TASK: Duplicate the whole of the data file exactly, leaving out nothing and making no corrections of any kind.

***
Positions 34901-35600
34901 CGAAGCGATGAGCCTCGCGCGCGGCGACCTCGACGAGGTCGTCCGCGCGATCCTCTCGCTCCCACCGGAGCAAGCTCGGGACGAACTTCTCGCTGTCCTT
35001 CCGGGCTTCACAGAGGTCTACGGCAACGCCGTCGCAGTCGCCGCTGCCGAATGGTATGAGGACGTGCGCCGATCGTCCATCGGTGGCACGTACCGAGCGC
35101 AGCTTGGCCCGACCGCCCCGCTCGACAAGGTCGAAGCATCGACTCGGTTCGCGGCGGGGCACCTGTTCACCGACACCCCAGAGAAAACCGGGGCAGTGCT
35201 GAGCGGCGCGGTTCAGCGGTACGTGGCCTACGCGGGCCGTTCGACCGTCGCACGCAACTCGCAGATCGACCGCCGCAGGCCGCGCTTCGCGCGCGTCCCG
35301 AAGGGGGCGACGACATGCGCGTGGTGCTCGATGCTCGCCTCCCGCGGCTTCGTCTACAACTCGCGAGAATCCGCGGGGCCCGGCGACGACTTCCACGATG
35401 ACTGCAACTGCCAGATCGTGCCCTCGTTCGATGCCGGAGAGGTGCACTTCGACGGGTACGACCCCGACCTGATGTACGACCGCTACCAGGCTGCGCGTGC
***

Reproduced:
Positions 34901-35600
34901 CGAAGCGATGAGCCTCGCGCGCGGCGACCTCGACGAGGTCGTCCGCGCGATCCTCTCGCTCCCACCGGAGCAAGCTCGGGACGAACTTCTCGCTGTCCTT
35001 CCGGGCTTCACAGAGGTCTACGGCAACGCCGTCGCAGTCGCCGCTGCCGAATGGTATGAGGACGTGCGCCGATCGTCCATCGGTGGCACGTACCGAGCGC
35101 AGCTTGGCCCGACCGCCCCGCTCGACAAGGTCGAAGCATCGACTCGGTTCGCGGCGGGGCACCTGTTCACCGACACCCCAGAGAAAACCGGGGCAGTGCT
35201 GAGCGGCGCGGTTCAGCGGTACGTGGCCTACGCGGGCCGTTCGACCGTCGCACGCAACTCGCAGATCGACCGCCGCAGGCCGCGCTTCGCGCGCGTCCCG
35301 AAGGGGGCGACGACATGCGCGTGGTGCTCGATGCTCGCCTCCCGCGGCTTCGTCTACAACTCGCGAGAATCCGCGGGGCCCGGCGACGACTTCCACGATG
35401 ACTGCAACTGCCAGATCGTGCCCTCGTTCGATGCCGGAGAGGTGCACTTCGACGGGTACGACCCCGACCTGATGTACGACCGCTACCAGGCTGCGCGTGC